Preschool graduation: it seemed to come up on me really fast.
Wasn't I just pregnant, scheduling a hospital tour? I just planned her first birthday in the park and now she is having her fifth (and planning it herself). I've now officially entered the time warp that parents speak of, and it is really weird! My baby will head of to kindergarten in a few months and suddenly I'm clutching a box of tissues trying to process how my baby turned into kid.
We almost didn't send her to this preschool. Originally I had signed her up for a different preschool and a few months before it started I got an email saying they were relocating and the commute would have been horrible. I was crushed, and in a city like LA not knowing in April where your child will attend preschool in the fall is like showing up to the party a day late. I felt completely unprepared and knew it wasn't easy to get a spot anywhere.
We ended up full circle back at the school that I had been aware of since she was born. It sits in a beautiful park near our house that she and I have gone to since she was born. I started teaching stroller workouts there, then we would play there and we have even had every birthday party to date at this park. I knew about the school and had even applied when she was one (I thought I was in the early planning club then) but then got a call saying it was for people in that area only. One day at the park I noticed a sign saying they had opened it up to non-residents and so I called. I signed her up right then and there. It worked out perfectly. It was close to home, she knew the space well and despite the fact that we knew it would be a tough adjustment for her she stood a great chance of success somewhere at least a little familiar.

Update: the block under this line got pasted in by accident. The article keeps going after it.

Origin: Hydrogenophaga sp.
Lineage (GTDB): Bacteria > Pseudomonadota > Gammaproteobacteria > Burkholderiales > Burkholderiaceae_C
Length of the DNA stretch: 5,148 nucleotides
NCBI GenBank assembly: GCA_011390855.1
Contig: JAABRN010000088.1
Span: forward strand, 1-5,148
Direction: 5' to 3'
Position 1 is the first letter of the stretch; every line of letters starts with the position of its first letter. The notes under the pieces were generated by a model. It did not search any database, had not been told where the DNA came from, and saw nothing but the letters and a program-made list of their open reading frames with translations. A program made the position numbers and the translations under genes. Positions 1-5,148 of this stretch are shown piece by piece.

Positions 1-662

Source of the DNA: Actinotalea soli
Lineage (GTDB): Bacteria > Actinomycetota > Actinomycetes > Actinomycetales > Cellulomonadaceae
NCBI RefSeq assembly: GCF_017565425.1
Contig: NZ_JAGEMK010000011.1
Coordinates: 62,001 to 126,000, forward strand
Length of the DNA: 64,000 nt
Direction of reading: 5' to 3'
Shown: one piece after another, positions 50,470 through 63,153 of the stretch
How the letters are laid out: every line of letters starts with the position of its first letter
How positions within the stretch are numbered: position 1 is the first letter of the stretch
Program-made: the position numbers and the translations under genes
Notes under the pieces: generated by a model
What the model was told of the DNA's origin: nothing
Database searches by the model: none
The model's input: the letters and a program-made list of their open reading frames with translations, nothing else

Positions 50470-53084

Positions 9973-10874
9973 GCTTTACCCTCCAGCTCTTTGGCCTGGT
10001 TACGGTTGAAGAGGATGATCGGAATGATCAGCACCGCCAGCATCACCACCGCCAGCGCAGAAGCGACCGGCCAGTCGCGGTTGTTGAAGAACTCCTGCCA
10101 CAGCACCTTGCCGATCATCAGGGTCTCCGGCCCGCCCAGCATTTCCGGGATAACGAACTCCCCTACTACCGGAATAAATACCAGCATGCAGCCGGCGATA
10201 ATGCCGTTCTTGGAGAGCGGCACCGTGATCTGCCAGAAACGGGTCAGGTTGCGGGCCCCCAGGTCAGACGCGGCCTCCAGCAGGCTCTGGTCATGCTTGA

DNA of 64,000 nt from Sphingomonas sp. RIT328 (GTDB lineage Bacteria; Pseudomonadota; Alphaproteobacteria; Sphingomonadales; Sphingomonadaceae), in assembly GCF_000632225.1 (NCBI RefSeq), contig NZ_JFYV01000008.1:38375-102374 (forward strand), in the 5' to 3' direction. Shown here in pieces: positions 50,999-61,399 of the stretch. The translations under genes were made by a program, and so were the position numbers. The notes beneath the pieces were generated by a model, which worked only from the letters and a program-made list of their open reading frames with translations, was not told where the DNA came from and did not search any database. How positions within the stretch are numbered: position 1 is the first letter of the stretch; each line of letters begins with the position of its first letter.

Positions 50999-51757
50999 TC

Preschool was amazing for all of us. It gave her a huge amount of confidence, independence and her social life sky rocketed. The first few weeks were rocky. She cried every day when we dropped her off. I often joined in on the tears once back in my car alone. I sometimes even got calls to pick her up a little early. I knew progress was being made though when I came to get her early after one of those phone calls and walked in to find her all dressed up in dress up clothes laughing with a group of girls. That was the first moment I saw her as a child. Not as my child, not my baby, but herself. She was giggling, talking and navigating through a game with no adult interaction. I had never before seen this child but I liked her and I was proud to be associated with her and honored to actually be related to her. When she saw me she had this embarrassed smirk because she was caught having fun and didn't want to leave. I left her there and came back later with the other parents for pickup. From that day on I never got a call to come early. She loved it there and felt at home, safe, and very welcome.
She experienced everything from music and baking to reading and problem solving. She got on well with her peers, and soared with accomplishments. The first year at the teachers meetings we were told she could improve her speech a bit and that she still had some separation anxiety issues. This year they had nothing to say that needed work. She had really grown there from a toddler to a kid. Articulate as ever, yesterday we passed a hotel that was circular and she said that it was "really very unique." Every so often she will still mispronounce words. She will say she wants to go for "shushi"and I don't have it in me to correct her. She dances that fine line between a very innocent little girl who still asks a lot of questions to a kid who can do it all herself and knows all the answers.
Her first experience at school has taught me about how wonderful other people can be for your child. Of course the social factor for her, but also the teachers. She had three lovely, sensitive, intuitive women who I trusted with my heart and who never once let me down. Together we turned out a success of an experience and I am beaming ear to ear with pride (with a whole lot of tears running down my face).